Gov. Phil Murphy announced a plan to increase New Jersey’s supply of high-skilled labor in an effort to draw businesses to the Garden State and increase career opportunities for job seekers here Wednesday.
“For New Jersey to succeed in the 21st century economy, we must close the gap between the needs of employers and the skills of prospective employees,” Murphy said. “With our new plan, we are addressing this problem head-on by ensuring our residents have the critical training and education they need for jobs that are available and in-demand, and connecting them to those jobs.”
As part of the program, much of which will be carried out via executive action, Murphy’s administration will launch grants aimed at increasing the rates at which university students complete their post-secondary educations.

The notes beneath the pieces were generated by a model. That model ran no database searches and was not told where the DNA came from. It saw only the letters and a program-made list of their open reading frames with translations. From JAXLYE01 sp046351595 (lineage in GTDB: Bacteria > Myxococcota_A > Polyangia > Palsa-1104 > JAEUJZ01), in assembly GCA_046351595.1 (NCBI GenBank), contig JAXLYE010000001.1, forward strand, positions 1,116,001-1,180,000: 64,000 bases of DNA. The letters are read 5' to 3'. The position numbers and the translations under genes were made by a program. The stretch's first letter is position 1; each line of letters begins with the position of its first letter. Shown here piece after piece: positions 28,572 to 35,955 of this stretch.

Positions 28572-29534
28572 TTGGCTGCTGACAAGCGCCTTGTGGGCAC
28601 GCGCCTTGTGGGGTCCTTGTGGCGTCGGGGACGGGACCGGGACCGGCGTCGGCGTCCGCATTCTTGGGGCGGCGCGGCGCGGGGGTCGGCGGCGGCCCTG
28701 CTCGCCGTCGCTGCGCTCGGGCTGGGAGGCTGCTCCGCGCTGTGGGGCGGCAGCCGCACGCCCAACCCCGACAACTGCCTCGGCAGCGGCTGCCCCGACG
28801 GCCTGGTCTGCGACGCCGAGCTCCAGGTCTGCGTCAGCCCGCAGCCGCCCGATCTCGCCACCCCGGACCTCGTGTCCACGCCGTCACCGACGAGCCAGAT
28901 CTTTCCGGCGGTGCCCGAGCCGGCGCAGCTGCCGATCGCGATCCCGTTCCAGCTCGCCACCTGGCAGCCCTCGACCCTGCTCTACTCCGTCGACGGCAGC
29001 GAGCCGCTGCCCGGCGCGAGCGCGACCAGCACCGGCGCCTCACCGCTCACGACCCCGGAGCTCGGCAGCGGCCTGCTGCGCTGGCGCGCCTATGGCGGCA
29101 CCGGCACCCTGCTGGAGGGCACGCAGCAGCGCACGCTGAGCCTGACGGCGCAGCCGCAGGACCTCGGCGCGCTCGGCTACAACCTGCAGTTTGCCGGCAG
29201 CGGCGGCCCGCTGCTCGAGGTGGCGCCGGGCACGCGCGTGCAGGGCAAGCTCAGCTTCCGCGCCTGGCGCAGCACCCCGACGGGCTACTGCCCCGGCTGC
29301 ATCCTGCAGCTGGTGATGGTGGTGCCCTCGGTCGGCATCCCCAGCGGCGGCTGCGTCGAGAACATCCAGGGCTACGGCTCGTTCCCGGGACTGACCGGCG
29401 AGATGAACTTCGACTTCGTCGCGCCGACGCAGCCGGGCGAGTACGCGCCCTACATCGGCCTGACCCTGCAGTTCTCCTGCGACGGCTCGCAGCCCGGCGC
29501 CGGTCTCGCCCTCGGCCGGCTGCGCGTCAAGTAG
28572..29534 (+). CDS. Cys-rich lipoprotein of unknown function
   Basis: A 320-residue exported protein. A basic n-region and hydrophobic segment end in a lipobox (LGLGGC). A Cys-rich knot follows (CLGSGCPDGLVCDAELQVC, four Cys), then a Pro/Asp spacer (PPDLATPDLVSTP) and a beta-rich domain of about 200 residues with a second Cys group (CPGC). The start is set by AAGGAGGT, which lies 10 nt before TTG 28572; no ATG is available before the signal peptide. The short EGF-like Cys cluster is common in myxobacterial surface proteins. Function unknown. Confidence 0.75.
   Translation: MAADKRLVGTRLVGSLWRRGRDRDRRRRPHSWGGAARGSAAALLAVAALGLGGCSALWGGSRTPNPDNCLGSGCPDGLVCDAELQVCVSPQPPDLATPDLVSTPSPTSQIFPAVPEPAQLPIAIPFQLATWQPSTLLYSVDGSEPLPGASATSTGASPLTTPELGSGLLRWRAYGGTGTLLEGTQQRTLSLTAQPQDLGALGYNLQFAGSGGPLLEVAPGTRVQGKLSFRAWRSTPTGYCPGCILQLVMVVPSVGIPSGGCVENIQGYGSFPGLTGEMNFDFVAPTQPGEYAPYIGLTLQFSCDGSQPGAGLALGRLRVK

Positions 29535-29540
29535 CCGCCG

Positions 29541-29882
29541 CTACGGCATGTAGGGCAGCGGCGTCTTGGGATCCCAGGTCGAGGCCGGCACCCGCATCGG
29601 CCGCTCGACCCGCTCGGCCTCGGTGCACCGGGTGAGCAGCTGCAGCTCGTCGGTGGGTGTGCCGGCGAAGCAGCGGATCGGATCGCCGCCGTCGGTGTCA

He’ll also seek to expand upon his free community college program and create a plan to allow students to seek post-secondary education while receiving an apprentice wage.
“Higher education plays a pivotal role in the state’s talent pipeline. It has the potential to change lives, to change businesses, and to change communities,” Secretary of Higher Education Zakiya Smith Ellis said. “We will continue to work with our sister agencies and stakeholders by building on progress from the state higher education plan so that we can make the Jobs NJ aspirations a reality for our state.”
The multi-agency plan, called Jobs NJ, focuses much of its attention to matching students with the skillsets sought by businesses in New Jersey.
Murphy said business leaders have regularly told him their biggest barrier to growth was a lack of qualified workers.
As part of the push to encourage students to fill in-demand field, the administration will publish data about high-demand jobs on an annual basis.
“Governor Murphy’s Jobs NJ plan is a bold, comprehensive plan to invest in New Jersey’s most important economic asset — our people,” Economic Development Authority CEO Tim Sullivan said. “This is exactly the kind of inter-agency, whole of government approach that the Jobs and Economic Opportunity Council that the Governor convened was designed to foster.”